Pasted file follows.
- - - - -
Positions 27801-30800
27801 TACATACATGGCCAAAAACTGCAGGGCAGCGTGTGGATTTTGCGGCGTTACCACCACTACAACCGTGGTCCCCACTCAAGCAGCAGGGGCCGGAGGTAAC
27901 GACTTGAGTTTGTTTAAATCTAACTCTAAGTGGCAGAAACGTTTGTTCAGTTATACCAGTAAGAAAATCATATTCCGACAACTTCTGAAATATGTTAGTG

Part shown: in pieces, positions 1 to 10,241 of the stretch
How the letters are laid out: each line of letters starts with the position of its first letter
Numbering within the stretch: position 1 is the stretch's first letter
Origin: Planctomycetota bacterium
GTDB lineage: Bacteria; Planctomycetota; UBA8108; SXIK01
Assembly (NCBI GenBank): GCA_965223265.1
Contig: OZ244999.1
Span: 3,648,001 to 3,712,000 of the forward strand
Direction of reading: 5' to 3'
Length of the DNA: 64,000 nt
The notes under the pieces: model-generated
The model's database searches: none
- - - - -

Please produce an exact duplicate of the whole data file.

Positions 27801-30800
27801 TACATACATGGCCAAAAACTGCAGGGCAGCGTGTGGATTTTGCGGCGTTACCACCACTACAACCGTGGTCCCCACTCAAGCAGCAGGGGCCGGAGGTAAC
27901 GACTTGAGTTTGTTTAAATCTAACTCTAAGTGGCAGAAACGTTTGTTCAGTTATACCAGTAAGAAAATCATATTCCGACAACTTCTGAAATATGTTAGTG

Part shown: in pieces, positions 1 to 10,241 of the stretch
How the letters are laid out: each line of letters starts with the position of its first letter
Numbering within the stretch: position 1 is the stretch's first letter
Origin: Planctomycetota bacterium
GTDB lineage: Bacteria; Planctomycetota; UBA8108; SXIK01
Assembly (NCBI GenBank): GCA_965223265.1
Contig: OZ244999.1
Span: 3,648,001 to 3,712,000 of the forward strand
Direction of reading: 5' to 3'
Length of the DNA: 64,000 nt
The notes under the pieces: model-generated
The model's database searches: none